Thursday, February 19, 2015

Routing in MVC5

In old web frameworks like classic ASP, there used to be a direct relationship between the URL requested and the file on disk. For example, when we requested http://www.mysite.com/index.aspx, we used to get the index.aspx file. In contrast, in ASP.NET MVC, URL is generally mapped to an action method in controller class which decides what is supposed to be the response.

Routing

Routing is the mechanism for URL pattern matching to controller action method. Simplistically, it maintains a list of patterns in a table and when a request comes in, it matches those patterns one by one and returns the first successful match. If none of the patterns match, we get 404 Not Found error.

We can add new routes by adding to the static routes property of RouteTable class. Let's take a look at
the default code we find in RouteConfig.cs file.

public static void RegisterRoutes(RouteCollection routes)

        {

            routes.IgnoreRoute("{resource}.axd/{*pathInfo}");

            routes.MapRoute(

                name: "Default",

                url: "{controller}/{action}/{id}",

                defaults: new { controller = "Home", action = "Index", id = UrlParameter.Optional }

            );

        }

In the code above, routes.MapRoute is setting the name of the route to Default. The name is not going to affect the URL mapping, it's just there to uniquely identify the route. The url specifies the pattern to be matched. So, here it says that controller name, action name and id are supposed to be separated by forward slash "/". Then defaults as the names suggests assigns defaults as HomeController and Index action method. The id does not have a default value but it is specified as optional.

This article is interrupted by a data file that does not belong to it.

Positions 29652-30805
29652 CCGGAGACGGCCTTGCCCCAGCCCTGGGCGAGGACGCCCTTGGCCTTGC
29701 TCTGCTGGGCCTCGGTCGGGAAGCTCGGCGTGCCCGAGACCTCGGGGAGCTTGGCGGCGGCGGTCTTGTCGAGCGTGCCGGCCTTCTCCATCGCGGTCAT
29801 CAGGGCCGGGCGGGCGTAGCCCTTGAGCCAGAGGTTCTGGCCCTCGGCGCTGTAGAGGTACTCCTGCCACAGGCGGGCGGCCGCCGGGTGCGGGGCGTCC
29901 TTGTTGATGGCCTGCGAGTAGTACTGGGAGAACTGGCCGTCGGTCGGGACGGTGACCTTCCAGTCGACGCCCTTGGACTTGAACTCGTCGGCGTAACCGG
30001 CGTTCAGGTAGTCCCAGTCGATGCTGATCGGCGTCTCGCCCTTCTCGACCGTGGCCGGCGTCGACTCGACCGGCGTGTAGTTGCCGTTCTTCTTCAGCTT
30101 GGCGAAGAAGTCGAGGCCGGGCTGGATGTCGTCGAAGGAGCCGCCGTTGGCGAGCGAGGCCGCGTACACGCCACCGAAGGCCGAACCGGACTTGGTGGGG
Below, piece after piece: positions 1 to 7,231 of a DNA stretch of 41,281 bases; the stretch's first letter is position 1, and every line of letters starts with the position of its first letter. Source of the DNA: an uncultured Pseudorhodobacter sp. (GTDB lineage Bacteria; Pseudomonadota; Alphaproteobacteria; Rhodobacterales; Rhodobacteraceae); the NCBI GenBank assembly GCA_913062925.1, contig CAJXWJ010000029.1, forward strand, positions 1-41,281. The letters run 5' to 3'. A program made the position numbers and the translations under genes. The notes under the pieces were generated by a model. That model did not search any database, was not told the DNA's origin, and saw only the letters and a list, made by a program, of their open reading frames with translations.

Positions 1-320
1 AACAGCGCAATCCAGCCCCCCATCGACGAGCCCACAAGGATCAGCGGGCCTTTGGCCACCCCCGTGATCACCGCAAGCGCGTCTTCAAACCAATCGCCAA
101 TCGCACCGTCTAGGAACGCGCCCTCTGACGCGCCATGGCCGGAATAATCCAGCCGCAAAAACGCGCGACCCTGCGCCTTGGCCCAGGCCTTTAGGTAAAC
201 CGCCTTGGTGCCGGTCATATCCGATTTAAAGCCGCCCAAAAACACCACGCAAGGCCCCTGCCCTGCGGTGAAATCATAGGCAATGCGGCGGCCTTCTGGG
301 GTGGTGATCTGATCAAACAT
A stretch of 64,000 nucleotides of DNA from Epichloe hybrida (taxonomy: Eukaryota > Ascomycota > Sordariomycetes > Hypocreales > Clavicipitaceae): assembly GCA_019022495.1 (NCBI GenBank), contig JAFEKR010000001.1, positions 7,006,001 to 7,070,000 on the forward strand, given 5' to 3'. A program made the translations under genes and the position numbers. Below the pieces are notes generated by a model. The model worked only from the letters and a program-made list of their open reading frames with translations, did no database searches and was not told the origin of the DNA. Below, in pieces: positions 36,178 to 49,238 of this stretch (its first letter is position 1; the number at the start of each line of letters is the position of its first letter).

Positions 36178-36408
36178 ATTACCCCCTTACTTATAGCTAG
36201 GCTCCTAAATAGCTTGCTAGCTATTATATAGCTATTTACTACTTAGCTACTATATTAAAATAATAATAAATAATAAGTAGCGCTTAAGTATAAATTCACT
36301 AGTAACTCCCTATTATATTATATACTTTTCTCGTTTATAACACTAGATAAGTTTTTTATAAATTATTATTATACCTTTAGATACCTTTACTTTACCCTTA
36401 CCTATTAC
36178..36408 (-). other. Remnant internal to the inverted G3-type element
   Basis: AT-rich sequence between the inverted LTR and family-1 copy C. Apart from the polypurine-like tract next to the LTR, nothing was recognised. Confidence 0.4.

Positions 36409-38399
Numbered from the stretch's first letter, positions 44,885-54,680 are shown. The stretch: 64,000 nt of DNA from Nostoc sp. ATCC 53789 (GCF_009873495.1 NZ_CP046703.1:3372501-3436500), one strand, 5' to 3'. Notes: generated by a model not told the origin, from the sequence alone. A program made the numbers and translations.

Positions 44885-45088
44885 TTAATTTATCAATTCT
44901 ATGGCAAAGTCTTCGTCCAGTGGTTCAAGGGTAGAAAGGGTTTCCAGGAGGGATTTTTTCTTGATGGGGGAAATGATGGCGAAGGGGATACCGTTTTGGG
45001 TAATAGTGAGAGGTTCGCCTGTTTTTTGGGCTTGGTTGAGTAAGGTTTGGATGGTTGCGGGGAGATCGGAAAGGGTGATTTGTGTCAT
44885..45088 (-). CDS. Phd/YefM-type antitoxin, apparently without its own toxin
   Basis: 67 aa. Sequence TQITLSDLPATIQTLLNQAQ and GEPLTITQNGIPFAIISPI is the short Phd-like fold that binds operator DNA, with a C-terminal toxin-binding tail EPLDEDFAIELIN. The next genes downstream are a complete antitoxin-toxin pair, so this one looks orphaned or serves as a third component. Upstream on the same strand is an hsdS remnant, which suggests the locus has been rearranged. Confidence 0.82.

So when I run the application for the first time without any controller and action name in URL, I get the response provided by Home Controller's Index Action method.

routes.IgnoreRoute is basically an instruction to routing mechanism to ignore any request that matches this pattern. So the statement will ignore all the requests which have the extension .axd. On such requests normal ASP.NET handling will occur which is dependent on existing HttpHandler mappings.

Considerations for Routing

When routing handles URL requests, it tries to match the URL of the request to a route. Matching a URL request to a route depends on all the following conditions:
  • The route patterns that we have defined or the default route patterns, if any, that are included in our project type.
  • The order in which we added routes to the Routes collection.
  • Default values that we have provided for a route, if any.
  • Constraints that we have provided for a route, if any.
  • Whether we have defined routing to handle requests that match a physical file.

Route Debugger

Debugging routes can be frustrating some times. We might think that this pattern should match but somehow we don't get the expected result. For this purpose, I will highly recommend RouteDebugger. Simply add the Nuget package called RouteDebugger. Once added, we can control the visibility of the table using this entry in web.config file.

<add key="RouteDebugger:Enabled" value="true" />


RouteDebugger



Conclusion

Routing is pretty easy to start with but it takes a long time to master. Routes are also part of the application interface to the user and having proper intuitive routes improve user experience as well as search engine optimization.
I will cover Attribute Routing in my next post. For future updates to my weekly blog, please subscribe to the blog and follow me on Twitter. Until then Happy Coding :)





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